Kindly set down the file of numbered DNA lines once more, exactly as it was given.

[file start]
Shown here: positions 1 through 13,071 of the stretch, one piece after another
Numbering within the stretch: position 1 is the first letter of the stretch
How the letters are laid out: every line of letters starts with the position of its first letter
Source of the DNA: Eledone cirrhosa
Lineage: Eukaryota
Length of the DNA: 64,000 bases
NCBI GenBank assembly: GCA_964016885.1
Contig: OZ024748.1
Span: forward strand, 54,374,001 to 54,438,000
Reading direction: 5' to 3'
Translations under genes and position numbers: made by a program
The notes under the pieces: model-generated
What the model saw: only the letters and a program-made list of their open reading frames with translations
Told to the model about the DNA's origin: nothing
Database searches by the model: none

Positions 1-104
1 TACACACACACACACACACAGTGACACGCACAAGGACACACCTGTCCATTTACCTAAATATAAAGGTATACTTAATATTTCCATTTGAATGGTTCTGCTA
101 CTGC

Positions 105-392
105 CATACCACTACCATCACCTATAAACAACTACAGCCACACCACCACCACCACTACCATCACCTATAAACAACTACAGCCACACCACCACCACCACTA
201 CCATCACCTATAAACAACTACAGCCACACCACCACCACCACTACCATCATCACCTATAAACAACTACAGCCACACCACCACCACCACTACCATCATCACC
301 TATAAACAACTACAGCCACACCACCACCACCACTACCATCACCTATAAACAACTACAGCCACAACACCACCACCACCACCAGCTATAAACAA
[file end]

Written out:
Shown here: positions 1 through 13,071 of the stretch, one piece after another
Numbering within the stretch: position 1 is the first letter of the stretch
How the letters are laid out: every line of letters starts with the position of its first letter
Source of the DNA: Eledone cirrhosa
Lineage: Eukaryota
Length of the DNA: 64,000 bases
NCBI GenBank assembly: GCA_964016885.1
Contig: OZ024748.1
Span: forward strand, 54,374,001 to 54,438,000
Reading direction: 5' to 3'
Translations under genes and position numbers: made by a program
The notes under the pieces: model-generated
What the model saw: only the letters and a program-made list of their open reading frames with translations
Told to the model about the DNA's origin: nothing
Database searches by the model: none

Positions 1-104
1 TACACACACACACACACACAGTGACACGCACAAGGACACACCTGTCCATTTACCTAAATATAAAGGTATACTTAATATTTCCATTTGAATGGTTCTGCTA
101 CTGC

Positions 105-392
105 CATACCACTACCATCACCTATAAACAACTACAGCCACACCACCACCACCACTACCATCACCTATAAACAACTACAGCCACACCACCACCACCACTA
201 CCATCACCTATAAACAACTACAGCCACACCACCACCACCACTACCATCATCACCTATAAACAACTACAGCCACACCACCACCACCACTACCATCATCACC
301 TATAAACAACTACAGCCACACCACCACCACCACTACCATCACCTATAAACAACTACAGCCACAACACCACCACCACCACCAGCTATAAACAA